There is simply too much junk in this game. Yes, I praised the art style earlier, but that doesn’t absolve the fact that trees, houses, statues, etc. frequently block your view. It’s also not easy to interact with the object you’re intending, at least with a controller. My character would constantly go into his tent instead of petting the nearby bird or run over to a tree to shake instead of mining the ore deposit sitting next to it. And, of course, all of this leads into having a bunch of stuff fill up your inventory. Why do these games always give you such a small backpack? So, yeah, there are some annoyances, but when played in 30-minute chunks, I guess it’s okay. I’m still enjoying logging in every day to see what’s going on. But considering it takes roughly 100 real days to complete everything, I will probably tap out long before then.

Mail Mole

Mail Mole isn’t a bad game, but its biggest design decision, its whole gimmick, is just really baffling. This is a 3D platformer where you play as a mole who spends 90% of the game underground. You only pop out of the ground when you jump. This feels so backwards to me, though. Part of the charm of any 3D platformer is to see your character running about, so why hide him underground like this? In fact, why bother “rewarding” the player with different costumes if you rarely get to see those costumes in action? And yeah, I get that this is a mole, and moles like to be underground, but any other 3D platformer would have made “going underground” a usable skill to help you solve puzzles or avoid obstacles. In any other 3D platformer, going underground would be like “ducking,” but in Mail Mole, things can still hit you when you’re in this underground state. The only way to avoid spikes, etc. is to jump out and over them.

Jumping is another odd choice that Mail Mole makes. You can tap to jump, but this default jump is so weak and small that you’ll rarely find it useful. To really jump, you have to hold the jump button for half a second first to power up. Again, any other 3D platformer would base the height of your jump on how long you’re actively holding the button down. I realize it sounds like I’m penalizing Mail Mole for trying to be different, but it’s breaking conventions without providing a good reason to do so. These backwards mechanics only work in the levels that are more speed-driven, where you’re either fleeing a rolling obstacle or being propelled forward by zip pads. Had the game been purely this style of gameplay, it would have been fine. But the slower-paced, find-the-secrets type levels just don’t feel right when your character keeps trying to reinvent the 3D platformer for the worse.

Jumanji: The Next Level

I watched both of these newer Jumanji movies back-to-back, and for the first half of the second movie, I was thinking, “You know what? This is a pretty good sequel.” The humor was a lot better this time around, because the body-swapping dynamics were more interesting. I liked that the teenagers didn’t end up in the Jumanji avatars they wanted, and having two new people—some old farts who don’t understand video games—get sucked into the game with them helped liven things up. The main thing I disliked about the first movie was that Kevin Hart was basically just being Kevin Hart, so it was refreshing to see him dial it down and play against type for once. Jack Black “playing black” was a little cringey at times, but I thought everyone (mostly) felt like their real world counterparts. The addition of Awkwafina as an avatar they hadn’t seen before was also a nice touch.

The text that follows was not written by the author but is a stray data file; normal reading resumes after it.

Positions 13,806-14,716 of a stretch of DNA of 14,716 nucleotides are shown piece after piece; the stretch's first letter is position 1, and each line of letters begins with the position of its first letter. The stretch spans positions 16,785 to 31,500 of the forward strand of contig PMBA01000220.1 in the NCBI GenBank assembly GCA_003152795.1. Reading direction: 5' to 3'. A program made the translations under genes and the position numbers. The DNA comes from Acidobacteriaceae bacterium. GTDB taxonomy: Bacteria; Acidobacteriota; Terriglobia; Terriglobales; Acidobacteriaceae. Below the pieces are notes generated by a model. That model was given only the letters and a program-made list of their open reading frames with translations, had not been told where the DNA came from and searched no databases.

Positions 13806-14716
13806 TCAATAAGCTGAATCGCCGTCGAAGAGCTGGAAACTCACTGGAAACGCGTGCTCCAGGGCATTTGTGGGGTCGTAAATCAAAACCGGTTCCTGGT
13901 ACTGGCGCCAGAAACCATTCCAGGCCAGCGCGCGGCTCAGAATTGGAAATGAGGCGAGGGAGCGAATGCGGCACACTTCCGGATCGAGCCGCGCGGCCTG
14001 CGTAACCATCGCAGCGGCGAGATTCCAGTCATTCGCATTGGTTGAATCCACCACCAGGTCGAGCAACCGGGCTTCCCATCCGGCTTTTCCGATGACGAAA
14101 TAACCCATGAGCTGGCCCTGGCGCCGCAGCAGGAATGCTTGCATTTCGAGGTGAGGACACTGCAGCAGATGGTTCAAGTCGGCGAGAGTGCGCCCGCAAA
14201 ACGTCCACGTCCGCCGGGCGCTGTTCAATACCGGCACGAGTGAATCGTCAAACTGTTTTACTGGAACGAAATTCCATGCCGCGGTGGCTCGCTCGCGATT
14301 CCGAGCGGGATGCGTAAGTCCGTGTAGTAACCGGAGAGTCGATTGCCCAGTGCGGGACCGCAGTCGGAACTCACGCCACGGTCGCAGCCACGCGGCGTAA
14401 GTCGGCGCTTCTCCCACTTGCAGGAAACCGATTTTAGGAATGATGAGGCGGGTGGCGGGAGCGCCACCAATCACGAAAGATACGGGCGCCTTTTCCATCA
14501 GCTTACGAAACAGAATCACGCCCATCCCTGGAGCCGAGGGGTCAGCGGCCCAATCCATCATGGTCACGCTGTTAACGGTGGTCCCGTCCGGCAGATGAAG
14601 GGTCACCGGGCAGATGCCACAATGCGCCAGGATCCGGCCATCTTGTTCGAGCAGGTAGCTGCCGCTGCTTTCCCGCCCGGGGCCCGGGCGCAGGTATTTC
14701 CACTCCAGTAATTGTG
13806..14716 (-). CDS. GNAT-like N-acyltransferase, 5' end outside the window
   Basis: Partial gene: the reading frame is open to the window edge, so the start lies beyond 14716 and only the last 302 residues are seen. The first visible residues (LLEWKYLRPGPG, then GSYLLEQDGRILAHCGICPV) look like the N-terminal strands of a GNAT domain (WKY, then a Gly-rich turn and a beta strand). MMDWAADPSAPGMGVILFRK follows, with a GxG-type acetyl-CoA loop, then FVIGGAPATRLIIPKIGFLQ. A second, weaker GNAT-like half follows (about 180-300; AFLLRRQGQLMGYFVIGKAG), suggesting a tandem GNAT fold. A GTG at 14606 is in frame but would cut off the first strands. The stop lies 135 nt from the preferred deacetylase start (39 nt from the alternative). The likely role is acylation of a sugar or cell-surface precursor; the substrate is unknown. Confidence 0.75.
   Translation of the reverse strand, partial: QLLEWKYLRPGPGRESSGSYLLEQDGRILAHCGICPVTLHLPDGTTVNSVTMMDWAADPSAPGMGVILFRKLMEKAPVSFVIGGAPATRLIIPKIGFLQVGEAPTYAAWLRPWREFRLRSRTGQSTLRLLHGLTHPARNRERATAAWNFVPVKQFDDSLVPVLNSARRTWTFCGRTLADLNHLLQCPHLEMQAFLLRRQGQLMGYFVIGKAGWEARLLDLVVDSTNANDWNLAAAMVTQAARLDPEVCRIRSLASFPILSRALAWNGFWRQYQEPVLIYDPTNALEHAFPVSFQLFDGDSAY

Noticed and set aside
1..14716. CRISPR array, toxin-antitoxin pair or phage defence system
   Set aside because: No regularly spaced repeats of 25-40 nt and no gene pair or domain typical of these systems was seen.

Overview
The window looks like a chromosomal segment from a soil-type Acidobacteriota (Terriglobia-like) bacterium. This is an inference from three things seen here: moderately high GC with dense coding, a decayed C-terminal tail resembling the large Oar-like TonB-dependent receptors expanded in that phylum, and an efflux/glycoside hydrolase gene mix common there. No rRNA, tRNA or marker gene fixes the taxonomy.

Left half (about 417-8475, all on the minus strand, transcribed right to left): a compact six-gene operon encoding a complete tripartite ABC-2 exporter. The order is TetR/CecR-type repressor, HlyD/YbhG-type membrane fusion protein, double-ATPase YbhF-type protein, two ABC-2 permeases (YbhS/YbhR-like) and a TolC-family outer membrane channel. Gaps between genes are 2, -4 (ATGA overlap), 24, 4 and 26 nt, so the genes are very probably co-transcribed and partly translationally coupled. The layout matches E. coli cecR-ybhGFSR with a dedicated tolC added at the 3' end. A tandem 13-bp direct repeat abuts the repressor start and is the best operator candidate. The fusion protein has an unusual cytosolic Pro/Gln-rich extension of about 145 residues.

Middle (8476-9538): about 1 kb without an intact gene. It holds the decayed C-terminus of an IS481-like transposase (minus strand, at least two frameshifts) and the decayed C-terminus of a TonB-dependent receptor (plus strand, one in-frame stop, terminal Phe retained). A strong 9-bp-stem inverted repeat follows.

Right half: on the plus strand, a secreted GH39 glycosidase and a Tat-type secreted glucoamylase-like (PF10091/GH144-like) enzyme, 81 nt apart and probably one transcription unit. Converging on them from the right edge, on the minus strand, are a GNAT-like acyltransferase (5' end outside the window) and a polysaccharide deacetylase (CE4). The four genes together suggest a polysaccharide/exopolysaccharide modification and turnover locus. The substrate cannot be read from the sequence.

But then there’s the horse. I have so many issues with this friggin’ horse. First, why would a HORSE be a playable avatar? Oh, and Alex riding in on the horse (who was Bethany, by the way) had somewhat gross connotations. It was also really stupid to swap everyone’s avatars at this point in the movie and put Milo in the horse’s body. Whoever is in the horse is basically a non-character, so it ruined the emotional impact at the end that he was supposed to have with Grandpa Eddie. Also, he chose to stay in the game as a horse?! So dumb… Seriously, the second half of this movie ruins all the goodwill it had by essentially resetting the teenage characters and shoving the older characters out of the way. Every potential lesson these people were supposed to learn is thrown out the window as the movie devolves into an uninteresting, unfunny, generic action flick. And I blame the horse.

Dwarrows

I love a good mash-up of genres, and when Dwarrows clicks, it’s a lot of fun. Dwarrows is a casual adventure game that’s half puzzle platformer, half town building. Admittedly, the town building aspect isn’t that great, but I like how gathering resources for said town plays into the greater adventure. Like, you’ll gain access to a new area that’s not only filled with more puzzles to solve but sturdier trees and rocks that produce more resources per hit. Plus, almost all of the treasure you find exists solely to help build up the town back home, be it spirits that can be turned in for more land rights or artifacts that lead to new blueprints. There’s just so much to uncover in what first appears to be a somewhat small game world.

Unfortunately, Dwarrows has serious pacing issues that are mostly the result of super vague instructions. On one hand, I do appreciate that you have to just… wander around and stumble across things on your own. However, that means it’s possible to miss very important elements that will bring all progress to a screeching halt. The most egregious example of this is when you reach a door that you can’t open until you pay a toll that’s more than the amount of money you can carry. The only way to increase your wallet size is to build a bank in your town, but getting the blueprint for a bank requires jumping through so many other hoops that are never explained in-game.

It feels like the developers had a specific series of events they expected players to follow but gave players too much freedom to do things out of order. They also expected players to spend much more time on town management than I think a lot of us are willing to do. For me, I got very sidetracked by the collectables and exploration, because that was far more interesting and engaging. But then I would continually run up against limits and be forced to gather resources for the next hour or so. The end-game buildings are simply too expensive, and I don’t think I’ll ever fully complete this game. But I at least explored every inch of the game world and got my money’s worth in that regard.